The UTC report included data from city police, the county sheriff’s departments and the Florida Highway Patrol. The good news is according to the Collier County Health Department, the rate of people dying in motor vehicle crashes fell more than 40 percent over a recent 10-year span, but auto accidents are still the No. 1 cause of unintentional injury and death here for all age groups.Collier County Car Accident Injury Compensation
Some forms of compensation our car accident attorneys can help you pursue in the aftermath of a Collier crash include:
- PIP (personal injury protection insurance). This is outlined in Florida’s no-fault auto insurance law, F.S. 627.736. Offering a maximum $10,000 for coverage primarily of medical bills (80 percent) and lost wages (60 percent), PIP is typically paid by your own auto insurer or the coverage provided by the driver of the vehicle in which you’re a passenger, unless you have your own. (It also often covers household members and minor children of the insured.) If you’re a bicyclist, pedestrian or motorcyclist struck by a car in Collier and you don’t have your own PIP coverage (because you aren’t required to do so), you can collect PIP from the driver who struck you. Fault doesn’t matter. However, if your injuries are more serious and you want to step outside of the system to hold others accountable, you will need to prove negligence. If your injuries aren’t deemed emergent, the most you can collect from PIP is $2,000. Non-residents of Florida who do not have PIP coverage and are struck as pedestrians may have an easier time with claims for pain and suffering (not awarded via PIP) even without meeting the injury threshold, as noted by Florida’s 2nd District Court of Appeal in the 2001 case of Maldonado v. Allstate.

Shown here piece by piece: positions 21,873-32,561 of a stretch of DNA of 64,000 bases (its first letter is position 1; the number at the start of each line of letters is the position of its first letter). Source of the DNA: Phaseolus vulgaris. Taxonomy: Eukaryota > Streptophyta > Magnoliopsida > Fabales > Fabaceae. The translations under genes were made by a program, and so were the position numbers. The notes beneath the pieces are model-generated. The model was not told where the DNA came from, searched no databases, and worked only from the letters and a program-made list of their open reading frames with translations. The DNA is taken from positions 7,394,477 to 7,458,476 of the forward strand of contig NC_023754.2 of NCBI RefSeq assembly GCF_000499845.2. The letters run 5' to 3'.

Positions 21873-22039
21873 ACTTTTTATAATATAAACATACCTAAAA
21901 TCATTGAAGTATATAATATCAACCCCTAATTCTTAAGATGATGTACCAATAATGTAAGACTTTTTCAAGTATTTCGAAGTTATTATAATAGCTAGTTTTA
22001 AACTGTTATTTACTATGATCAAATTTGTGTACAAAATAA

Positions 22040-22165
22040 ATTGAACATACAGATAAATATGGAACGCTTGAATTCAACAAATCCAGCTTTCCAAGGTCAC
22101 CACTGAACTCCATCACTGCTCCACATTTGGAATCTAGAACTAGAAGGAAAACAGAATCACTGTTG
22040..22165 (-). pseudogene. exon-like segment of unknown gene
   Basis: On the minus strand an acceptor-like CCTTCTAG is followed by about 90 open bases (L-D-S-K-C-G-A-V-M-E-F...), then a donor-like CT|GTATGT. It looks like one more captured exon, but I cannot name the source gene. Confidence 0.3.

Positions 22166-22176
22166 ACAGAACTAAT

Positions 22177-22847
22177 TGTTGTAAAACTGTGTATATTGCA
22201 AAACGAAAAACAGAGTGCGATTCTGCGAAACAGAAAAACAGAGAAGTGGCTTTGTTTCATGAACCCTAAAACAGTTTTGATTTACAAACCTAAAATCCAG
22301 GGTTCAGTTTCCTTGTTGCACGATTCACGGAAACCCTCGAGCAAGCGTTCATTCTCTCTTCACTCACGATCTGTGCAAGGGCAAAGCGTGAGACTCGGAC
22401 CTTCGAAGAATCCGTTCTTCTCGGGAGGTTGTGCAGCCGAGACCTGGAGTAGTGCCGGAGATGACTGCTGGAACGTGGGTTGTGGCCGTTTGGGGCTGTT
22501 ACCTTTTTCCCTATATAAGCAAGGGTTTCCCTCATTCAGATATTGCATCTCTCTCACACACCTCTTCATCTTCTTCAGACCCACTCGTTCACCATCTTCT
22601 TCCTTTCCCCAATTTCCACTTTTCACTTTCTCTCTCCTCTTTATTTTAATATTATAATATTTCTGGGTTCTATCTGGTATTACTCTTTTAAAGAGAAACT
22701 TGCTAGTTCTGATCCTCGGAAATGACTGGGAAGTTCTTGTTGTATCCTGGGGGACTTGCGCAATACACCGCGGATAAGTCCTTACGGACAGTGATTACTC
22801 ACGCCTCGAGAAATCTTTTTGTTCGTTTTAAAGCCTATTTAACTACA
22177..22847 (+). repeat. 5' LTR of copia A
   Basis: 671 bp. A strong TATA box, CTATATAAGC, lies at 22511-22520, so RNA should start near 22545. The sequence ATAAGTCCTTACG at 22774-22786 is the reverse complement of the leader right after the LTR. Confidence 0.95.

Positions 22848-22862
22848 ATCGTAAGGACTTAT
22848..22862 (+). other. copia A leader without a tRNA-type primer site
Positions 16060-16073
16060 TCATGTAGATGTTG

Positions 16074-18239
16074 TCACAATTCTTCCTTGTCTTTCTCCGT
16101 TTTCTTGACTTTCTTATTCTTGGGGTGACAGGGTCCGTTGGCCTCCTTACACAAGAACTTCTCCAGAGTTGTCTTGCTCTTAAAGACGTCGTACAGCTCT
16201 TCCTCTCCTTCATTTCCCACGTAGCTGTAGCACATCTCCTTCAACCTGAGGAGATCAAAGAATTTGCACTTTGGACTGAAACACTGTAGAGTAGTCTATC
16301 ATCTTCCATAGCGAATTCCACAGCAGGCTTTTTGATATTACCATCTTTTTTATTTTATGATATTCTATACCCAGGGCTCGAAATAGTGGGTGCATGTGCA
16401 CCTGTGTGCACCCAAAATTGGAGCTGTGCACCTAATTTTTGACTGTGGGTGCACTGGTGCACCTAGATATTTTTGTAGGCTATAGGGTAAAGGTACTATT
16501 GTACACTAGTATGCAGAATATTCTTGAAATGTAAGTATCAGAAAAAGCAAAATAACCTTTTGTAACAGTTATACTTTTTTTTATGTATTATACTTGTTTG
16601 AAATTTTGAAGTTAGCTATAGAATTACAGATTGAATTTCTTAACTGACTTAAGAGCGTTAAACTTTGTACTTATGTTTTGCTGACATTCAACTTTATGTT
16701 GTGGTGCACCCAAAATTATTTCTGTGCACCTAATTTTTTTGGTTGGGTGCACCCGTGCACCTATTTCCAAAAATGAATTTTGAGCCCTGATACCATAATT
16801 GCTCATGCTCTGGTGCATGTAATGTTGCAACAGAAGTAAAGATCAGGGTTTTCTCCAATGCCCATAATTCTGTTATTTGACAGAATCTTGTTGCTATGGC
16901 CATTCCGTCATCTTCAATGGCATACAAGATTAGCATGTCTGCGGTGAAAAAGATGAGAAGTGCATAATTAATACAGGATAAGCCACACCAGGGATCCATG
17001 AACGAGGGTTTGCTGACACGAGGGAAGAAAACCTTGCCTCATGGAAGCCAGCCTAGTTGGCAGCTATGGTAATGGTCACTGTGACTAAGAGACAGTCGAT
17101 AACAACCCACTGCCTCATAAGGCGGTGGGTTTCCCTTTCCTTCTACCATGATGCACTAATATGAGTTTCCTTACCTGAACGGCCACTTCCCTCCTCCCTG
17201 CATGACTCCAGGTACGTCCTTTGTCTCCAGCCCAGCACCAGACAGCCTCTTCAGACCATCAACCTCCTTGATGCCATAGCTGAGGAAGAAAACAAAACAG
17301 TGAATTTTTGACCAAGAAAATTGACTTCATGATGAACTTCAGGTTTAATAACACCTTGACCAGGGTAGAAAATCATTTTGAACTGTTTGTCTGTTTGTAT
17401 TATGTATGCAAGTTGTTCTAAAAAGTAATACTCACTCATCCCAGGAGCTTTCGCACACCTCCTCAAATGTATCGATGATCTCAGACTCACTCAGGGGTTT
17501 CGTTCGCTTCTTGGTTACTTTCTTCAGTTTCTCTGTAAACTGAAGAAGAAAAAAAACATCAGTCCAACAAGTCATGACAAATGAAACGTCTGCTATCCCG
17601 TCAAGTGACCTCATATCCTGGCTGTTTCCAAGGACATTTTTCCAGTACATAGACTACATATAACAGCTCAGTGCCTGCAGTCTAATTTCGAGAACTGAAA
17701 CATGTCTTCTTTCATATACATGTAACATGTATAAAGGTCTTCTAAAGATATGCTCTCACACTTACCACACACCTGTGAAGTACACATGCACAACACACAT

- Property Damage Liability. Florida motorists are required by law to maintain at least $10,000 in auto insurance coverage to pay for the cost of damages to other vehicles if they’re negligent in causing a crash. The claimant doesn’t need to pay a deductible. If the other driver doesn’t have insurance, you can ask your own insurer to pay if you have collision insurance, but you’ll likely be responsible for a deductible.